Formulas behind the calculator
The Kv-calculator uses the definitions quoted in ISA-S75.01-1985 "Flow equations for sizing control valves":
Y=1: as long as X<<Xt where Xt is the critical pressure drop ratio. [Y = 1 - X / 3*Ft*Xt]
Fp=1: this value is the ratio between the Kv of the valve with fittings and the Kv without fittings. It is determined experimentally.
Z=1: true for ideal gasses.
|Q :||Volume flow||Gg:||Specific gravity|
|N :||Units constant||T1:||Upstream temperature|
|Fp:||Pipe geometry factor||Z:||Compressibility factor|
|P1:||Upstream pressure||X:||Pressure drop ratio DP/P1|
|Y :||Expansion factor||Ft:||Specific Heat ratio|
ISA-S75.02-1988 "Control Valve Capacity Test Procedure" describes two test methods for determining the valve flow coefficient Kv. This section is a extract of the most practical method.
At a fixed stem travel the expansion factor Y is a linear function of the pressure drop ratio X (Y=1-X/3FtXt). As X tends to zero Y tends to 1, by plotting YKv as a function of X the value of Kv is determined by the intersection of the straight line fit with the YKv axis:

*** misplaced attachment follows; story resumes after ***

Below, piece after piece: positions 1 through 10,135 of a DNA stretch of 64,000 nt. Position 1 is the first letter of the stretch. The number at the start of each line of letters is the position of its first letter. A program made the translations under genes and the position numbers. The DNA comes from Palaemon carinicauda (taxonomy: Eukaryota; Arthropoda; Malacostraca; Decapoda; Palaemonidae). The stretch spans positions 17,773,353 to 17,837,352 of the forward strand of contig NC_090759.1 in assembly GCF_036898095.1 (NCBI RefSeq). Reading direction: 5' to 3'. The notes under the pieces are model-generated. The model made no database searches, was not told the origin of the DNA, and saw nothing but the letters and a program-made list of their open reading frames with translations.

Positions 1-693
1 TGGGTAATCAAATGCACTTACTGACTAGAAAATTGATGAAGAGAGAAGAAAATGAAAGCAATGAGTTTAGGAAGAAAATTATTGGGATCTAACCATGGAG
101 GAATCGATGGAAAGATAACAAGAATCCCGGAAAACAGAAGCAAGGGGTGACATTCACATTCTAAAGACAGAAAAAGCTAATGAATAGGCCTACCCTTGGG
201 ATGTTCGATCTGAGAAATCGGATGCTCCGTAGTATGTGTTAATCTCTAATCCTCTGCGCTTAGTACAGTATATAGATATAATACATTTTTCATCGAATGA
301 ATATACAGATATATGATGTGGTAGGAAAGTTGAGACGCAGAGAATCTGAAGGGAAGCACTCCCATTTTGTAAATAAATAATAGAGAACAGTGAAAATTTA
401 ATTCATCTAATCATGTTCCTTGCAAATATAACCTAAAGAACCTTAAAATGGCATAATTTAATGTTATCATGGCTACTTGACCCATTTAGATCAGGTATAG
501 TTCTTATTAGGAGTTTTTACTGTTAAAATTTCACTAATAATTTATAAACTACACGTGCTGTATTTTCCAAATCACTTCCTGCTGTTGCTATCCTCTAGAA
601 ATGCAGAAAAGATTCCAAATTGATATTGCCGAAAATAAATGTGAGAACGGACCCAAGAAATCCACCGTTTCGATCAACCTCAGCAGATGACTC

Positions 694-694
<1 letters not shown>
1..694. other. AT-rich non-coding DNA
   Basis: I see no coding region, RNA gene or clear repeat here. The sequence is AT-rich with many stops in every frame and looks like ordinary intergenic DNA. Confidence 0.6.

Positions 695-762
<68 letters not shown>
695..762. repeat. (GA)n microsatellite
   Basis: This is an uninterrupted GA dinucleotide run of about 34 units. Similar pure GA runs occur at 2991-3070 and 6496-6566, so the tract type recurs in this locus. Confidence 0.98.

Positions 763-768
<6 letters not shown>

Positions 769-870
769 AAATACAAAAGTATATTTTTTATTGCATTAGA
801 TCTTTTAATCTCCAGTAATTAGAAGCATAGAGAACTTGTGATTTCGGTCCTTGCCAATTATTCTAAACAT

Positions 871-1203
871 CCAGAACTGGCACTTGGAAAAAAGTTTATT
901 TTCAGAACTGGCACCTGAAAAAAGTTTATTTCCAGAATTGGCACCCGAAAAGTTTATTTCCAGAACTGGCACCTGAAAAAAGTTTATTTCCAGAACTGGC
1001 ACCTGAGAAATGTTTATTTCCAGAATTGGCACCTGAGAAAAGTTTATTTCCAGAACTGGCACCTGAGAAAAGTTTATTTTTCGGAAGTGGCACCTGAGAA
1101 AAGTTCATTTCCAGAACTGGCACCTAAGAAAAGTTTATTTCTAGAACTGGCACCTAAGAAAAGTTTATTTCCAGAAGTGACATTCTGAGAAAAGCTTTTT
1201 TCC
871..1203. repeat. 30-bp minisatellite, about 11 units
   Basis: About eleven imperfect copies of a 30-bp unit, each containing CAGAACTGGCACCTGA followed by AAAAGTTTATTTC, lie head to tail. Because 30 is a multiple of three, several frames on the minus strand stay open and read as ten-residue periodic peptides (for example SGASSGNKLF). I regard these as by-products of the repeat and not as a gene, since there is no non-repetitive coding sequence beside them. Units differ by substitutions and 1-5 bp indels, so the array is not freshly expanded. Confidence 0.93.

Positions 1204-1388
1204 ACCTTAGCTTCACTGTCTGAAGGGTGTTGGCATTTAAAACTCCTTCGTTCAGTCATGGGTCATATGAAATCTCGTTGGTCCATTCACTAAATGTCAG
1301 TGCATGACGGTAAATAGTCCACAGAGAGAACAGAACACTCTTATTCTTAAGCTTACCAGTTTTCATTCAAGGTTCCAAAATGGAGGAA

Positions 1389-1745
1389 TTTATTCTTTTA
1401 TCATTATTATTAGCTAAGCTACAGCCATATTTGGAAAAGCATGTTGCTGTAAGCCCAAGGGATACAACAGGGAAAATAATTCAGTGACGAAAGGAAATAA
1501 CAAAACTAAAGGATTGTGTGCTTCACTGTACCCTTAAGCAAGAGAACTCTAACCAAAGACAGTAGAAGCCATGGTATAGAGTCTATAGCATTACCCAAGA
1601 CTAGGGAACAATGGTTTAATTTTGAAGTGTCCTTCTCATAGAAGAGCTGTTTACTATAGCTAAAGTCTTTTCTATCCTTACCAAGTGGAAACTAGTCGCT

The pressure drop ratio and the flow can be measured with the test setup shown below. Valves V1 and V2 are used to set values of pressure drop ratio X (X=DP/P1), for constant P1 and fixed valve stem travel. P1 and P2 measure absolute pressure.
When calculating the Kv of a valve usually the user specifies the values of flow rate and a pressure drop across the valve achieved at the expected stable process conditions. For an adequate regulation these characteristics should be matched by the valve's Kv at 50% stem travel. It is common practice among valve manufacturers to deliver the valve quoting the value of the Kv at 100% travel (valve fully open). Therefore it is recommended to specify that the calculated Kv must be achieved by the valve at a well defined travel position within a given uncertainty.